The Reserve Bank in Pretoria. Picture: FINANCIAL MAIL
The Reserve Bank in Pretoria. Picture: FINANCIAL MAIL

Proposals to replace the private ownership of the Reserve Bank with full ownership by the state are frequently raised on the political scene.

It is a debate that seems to be fuelled not by a motivation to remedy any existing flaws but rather to appeal to populist ideology. Should these proposals meet with success, it will be to the detriment of the Bank’s much-respected institutional strength.

The Bank is owned by private sector shareholders rather than the more common model where the central bank is owned by the government. Ideologically, this does not sit well with some political parties because they believe such a vital entity should be owned and controlled by the state. The EFF tabled a bill in parliament to nationalise the Bank. This bill seemingly is aligned with the ANC’s views. However, while the ANC believes that shareholders should be compensated, the EFF is proposing nationalisation without compensation.

The ANC has rightly said that nationalising the Bank is a low priority relative to Covid-related fiscal measures that have placed immense strain on fiscal resources. However, nationalisation has been adopted as official ANC party policy and therefore may still occur in the future.

The views of the EFF and the ANC on the subject seem to be premised on a combination of political ideology and a poor understanding of the existing legislation. They have not presented any compelling arguments as to why state ownership will improve the existing arrangement. The reality is that the existing ownership structure is far more beneficial than the proposed state-ownership model.

First, the private sector ownership of a central bank has global precedent. There are various central banks that have versions of private sector ownership such as Belgium, Japan, Turkey, Switzerland, Greece, Italy and the US. The SA ownership structure is therefore not unique.

Second, the legislation that governs the Bank is very clear on the powers, rights and responsibilities of the shareholders, the board of directors and the Bank. Shareholders at the annual general meeting have the right to appoint seven of the 15 directors and the financial auditors, and determine the remuneration of the auditors. The government appoints the other eight directors, which include the governor and three deputies.

Consequently, the government already appoints more than 50% of the board.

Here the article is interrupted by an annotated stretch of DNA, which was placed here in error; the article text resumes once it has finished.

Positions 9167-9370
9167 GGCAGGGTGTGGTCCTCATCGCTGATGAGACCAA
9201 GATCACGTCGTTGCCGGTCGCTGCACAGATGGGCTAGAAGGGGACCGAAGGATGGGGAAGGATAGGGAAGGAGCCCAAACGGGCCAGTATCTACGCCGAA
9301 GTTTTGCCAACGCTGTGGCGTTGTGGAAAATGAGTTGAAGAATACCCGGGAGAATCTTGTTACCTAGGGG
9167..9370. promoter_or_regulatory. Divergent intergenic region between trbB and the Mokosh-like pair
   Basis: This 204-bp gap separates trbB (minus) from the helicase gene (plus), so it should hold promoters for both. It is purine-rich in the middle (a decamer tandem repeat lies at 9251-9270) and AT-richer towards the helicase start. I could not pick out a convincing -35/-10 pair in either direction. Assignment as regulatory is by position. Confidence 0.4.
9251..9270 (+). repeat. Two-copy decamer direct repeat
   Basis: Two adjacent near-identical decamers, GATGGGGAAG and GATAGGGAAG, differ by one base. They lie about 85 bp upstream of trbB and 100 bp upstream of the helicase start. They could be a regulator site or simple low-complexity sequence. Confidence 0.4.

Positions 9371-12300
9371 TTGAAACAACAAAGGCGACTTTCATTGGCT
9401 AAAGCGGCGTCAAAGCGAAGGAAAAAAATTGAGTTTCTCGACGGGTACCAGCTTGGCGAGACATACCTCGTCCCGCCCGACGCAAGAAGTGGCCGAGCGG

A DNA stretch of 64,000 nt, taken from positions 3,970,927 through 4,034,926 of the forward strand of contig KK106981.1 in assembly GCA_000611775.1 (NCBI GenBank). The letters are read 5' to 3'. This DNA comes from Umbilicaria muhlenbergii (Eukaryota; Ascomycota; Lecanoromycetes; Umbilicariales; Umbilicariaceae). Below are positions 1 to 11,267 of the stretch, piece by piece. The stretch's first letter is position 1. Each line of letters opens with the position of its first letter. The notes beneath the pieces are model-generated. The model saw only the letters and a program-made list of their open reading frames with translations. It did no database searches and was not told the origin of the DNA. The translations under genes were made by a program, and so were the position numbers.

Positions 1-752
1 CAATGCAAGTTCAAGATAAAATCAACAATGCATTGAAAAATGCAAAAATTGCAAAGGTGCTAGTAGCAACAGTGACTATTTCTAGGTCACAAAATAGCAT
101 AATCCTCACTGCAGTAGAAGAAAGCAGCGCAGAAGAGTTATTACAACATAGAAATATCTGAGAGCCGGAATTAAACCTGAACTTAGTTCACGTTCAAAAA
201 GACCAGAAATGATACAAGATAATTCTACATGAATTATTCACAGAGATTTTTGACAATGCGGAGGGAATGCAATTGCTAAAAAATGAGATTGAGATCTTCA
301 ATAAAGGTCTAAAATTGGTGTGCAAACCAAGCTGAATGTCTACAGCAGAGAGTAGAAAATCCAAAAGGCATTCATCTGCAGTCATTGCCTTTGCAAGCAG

It also contains safeguards to prevent undue influence by shareholders. For example, the SA Reserve Bank Act prevents a shareholder and associates from owning more than 10,000 shares and shareholders must be resident in SA to be able to vote on Bank matters.

Importantly, according to section 4A of the act, the role of directors is limited to matters of good corporate governance and selected financial matters such as approving the budget and financial statements. The current act stipulates that all other powers and duties are vested with the governors.

Given this focus on corporate governance (and not on the central bank’s policy mandates), it is good practice for there to be independent nonexecutive directors. Importantly, this aligns the Bank governance structure with principle 7 of the King IV Report on Corporate Governance for SA.

At times it has been asserted that the shareholders have a financial benefit from owning Bank shares. Nothing could be further from the truth. In terms of the act, the dividend payment to shareholders is set at 10% of paid-up share capital. The total dividend payment is therefore a fixed amount of R200,000 per annum, or 10c per share.

With a share price of R12.50 (as at November 6 2020) that equates to a paltry yield of 0.8%.

Further to this, as per section 24 of the act, financial surpluses are paid over to the government. Consequently, the private sector shareholders receive no material financial benefit from the profits of the Bank, while the government is the sole beneficiary.

Based on these comments so far, why is there such a drive to nationalise? Many commentators believe this links to the motive to influence monetary policy and to be able to exert control over the Prudential Authority within the Bank (which sets the prudential regulatory requirements for various financial institutions). Quite frankly, this could already be done because the government appoints the governor and deputy governors who bear those responsibilities.

The policy of the EFF and the ANC to nationalise the central bank holds little merit. The existing ownership structure provides a significant benefit in that it aligns the Bank with accepted principles for corporate governance while private shareholders receive no meaningful financial benefit.

Removing the private sector shareholders and reverting ownership to the state would be detrimental and regressive from a corporate governance point of view. Proposals to nationalise the central bank should be rejected outright.

• Myburgh is former head of financial markets at the Reserve Bank.

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